It can be hard to stay positive when you find out you have a disorder with no known cure.
That's the case with all forms of arthritis, which involve inflammation of the joints which leads to pain, stiffness, redness and swelling.
Arthritis, however, can be managed, and that was one of the messages stressed last week at a forum hosted at St. Martin's Cathedral in Gander by the Arthritis Society's Newfoundland and Labrador Division.
The event focused specifically on rheumatoid arthritis, which affects joints and muscles and leads to general weakness and fatigue.
St. John's rheumatologist Dr. Sean Hamilton, local physiotherapist Frank Simms and local arthritis exercise instructor Geraldine Primm spoke at the event.
Rheumatoid arthritis occurs in one per cent of the population and usually first appears between the ages of 25 and 30. Women are three times as likely to be affected as men.
In addition to joints and muscles, the disorder can also cause lumps, bruising, and in a small proportion of people, it can affect the lungs, eyes and small blood vessels.
Simms, who owns the Lifestyle Physiotherapy clinic in Gander, gave a presentation on active living.
"Arthritis has no cure - once it's there, it's there," he said. "We don't look to cure the situation, because it's not possible, but what we do is provide education to people on how they can manage their condition."
Focusing on acute symptoms such as pain and swelling is a part of that job, Simms said, and people need to learn to manage it when they are on their own.
"A big part of it is staying active and doing appropriate exercises."
Primm runs an aerobics program for people with arthritis at the Joseph R. Smallwood Arts and Culture Centre swimming pool.
According to the Arthritis Society, water activities are beneficial because body weight is supported, and moving through the water adds resistance, which boosts muscle strength and endurance.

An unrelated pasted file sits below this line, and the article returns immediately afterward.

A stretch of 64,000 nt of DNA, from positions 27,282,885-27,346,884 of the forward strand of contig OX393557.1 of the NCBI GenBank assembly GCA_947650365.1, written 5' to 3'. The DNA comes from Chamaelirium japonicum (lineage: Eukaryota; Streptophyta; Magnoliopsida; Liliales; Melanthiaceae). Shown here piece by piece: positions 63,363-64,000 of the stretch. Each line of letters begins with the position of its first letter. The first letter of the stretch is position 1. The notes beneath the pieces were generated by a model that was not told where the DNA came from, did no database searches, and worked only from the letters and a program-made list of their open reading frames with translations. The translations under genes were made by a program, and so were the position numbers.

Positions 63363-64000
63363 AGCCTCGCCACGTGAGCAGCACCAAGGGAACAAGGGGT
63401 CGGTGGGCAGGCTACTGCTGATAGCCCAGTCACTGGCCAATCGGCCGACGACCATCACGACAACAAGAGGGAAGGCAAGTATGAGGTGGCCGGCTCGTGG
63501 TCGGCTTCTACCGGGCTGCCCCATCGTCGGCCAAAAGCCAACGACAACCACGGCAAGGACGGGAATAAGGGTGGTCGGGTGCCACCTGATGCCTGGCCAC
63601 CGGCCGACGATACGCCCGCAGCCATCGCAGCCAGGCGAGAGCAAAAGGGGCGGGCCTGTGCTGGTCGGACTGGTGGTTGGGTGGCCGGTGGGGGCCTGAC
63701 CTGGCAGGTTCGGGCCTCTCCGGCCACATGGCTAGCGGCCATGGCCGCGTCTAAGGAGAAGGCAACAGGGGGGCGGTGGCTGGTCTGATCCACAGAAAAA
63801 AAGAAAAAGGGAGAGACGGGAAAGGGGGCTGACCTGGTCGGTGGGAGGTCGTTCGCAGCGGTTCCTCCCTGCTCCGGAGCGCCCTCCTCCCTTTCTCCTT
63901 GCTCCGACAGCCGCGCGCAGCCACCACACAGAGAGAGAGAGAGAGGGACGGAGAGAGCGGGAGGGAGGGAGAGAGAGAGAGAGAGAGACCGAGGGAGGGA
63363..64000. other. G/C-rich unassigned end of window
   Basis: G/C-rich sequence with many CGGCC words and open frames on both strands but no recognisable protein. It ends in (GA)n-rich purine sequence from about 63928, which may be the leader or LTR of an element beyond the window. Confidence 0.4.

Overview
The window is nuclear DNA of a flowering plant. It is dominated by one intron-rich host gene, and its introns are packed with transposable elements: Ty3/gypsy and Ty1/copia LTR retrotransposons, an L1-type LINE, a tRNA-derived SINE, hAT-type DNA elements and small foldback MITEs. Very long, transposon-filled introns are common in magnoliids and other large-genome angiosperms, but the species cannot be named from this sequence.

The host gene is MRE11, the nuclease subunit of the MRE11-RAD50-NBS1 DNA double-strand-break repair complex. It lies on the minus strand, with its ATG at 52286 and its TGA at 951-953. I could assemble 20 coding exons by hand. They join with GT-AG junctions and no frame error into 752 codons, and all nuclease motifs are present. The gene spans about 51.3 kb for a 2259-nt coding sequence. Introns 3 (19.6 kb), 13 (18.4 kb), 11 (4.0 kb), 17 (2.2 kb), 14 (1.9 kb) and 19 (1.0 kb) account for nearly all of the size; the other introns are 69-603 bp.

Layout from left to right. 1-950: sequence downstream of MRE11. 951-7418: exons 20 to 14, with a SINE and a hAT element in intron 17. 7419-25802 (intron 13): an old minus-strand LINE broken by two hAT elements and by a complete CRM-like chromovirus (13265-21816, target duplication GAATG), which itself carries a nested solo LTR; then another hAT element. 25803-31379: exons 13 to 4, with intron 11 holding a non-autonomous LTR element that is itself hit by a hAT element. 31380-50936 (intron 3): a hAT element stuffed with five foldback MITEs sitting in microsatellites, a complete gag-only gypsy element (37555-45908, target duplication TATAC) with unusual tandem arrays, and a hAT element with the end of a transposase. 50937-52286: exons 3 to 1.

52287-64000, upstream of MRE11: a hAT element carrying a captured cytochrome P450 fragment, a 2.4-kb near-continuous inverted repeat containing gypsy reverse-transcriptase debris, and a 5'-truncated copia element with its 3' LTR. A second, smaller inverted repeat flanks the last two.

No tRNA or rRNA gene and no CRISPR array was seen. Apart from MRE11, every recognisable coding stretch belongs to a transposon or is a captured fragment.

Simms said it's important to assure people with arthritis they can live a normal life.
"If you decrease your activity and become sedentary, then yes, you are going to have chronic problems. But if you maintain your activities and lead a healthy, balanced life between rest and exercise, you should do quite fine," he said.
For people with the more common osteoarthritis, Simms said weight-bearing joints such as hips and knees are affected, whereas rheumatoid arthritis can attack multiple joints.
"We see a lot of people with rheumatic problems in their hands and their feet," Simms said. "But it can affect knees, shoulders and elbows as well."
The level of activity a person can handle varies from case to case.
"There's other factors - general conditioning, age, sex. All these factors can determine how active you can or can't be when you have a disease like rheumatoid arthritis," Simms said.
"It's about really trying to find your own threshold as to what you can actually do. It's a situation where you can do too much to set your joints into what people refer to as a flare-up."
In the past, Simms said, people in his profession strictly offered acute treatment.
"If you came in, and your joints were swollen or inflamed, we would provide you with our modality treatments and icepacks to decrease joint inflammation so you could go on with your daily activities. We're more involved now with general exercise prescription and activity education to prevent that from occurring more often."
According to Health Canada, active living means 90 minutes of activity each day.
"It may seem excessive," Simms said, "but activity can mean things like walking up and down the aisle of a grocery store. It doesn't have to mean going to the gym. It can be raking your leaves on the lawn, or parking your car at the far end of a parking lot and walking to the front door. Stuff like that pieces together very quickly in the run of a day."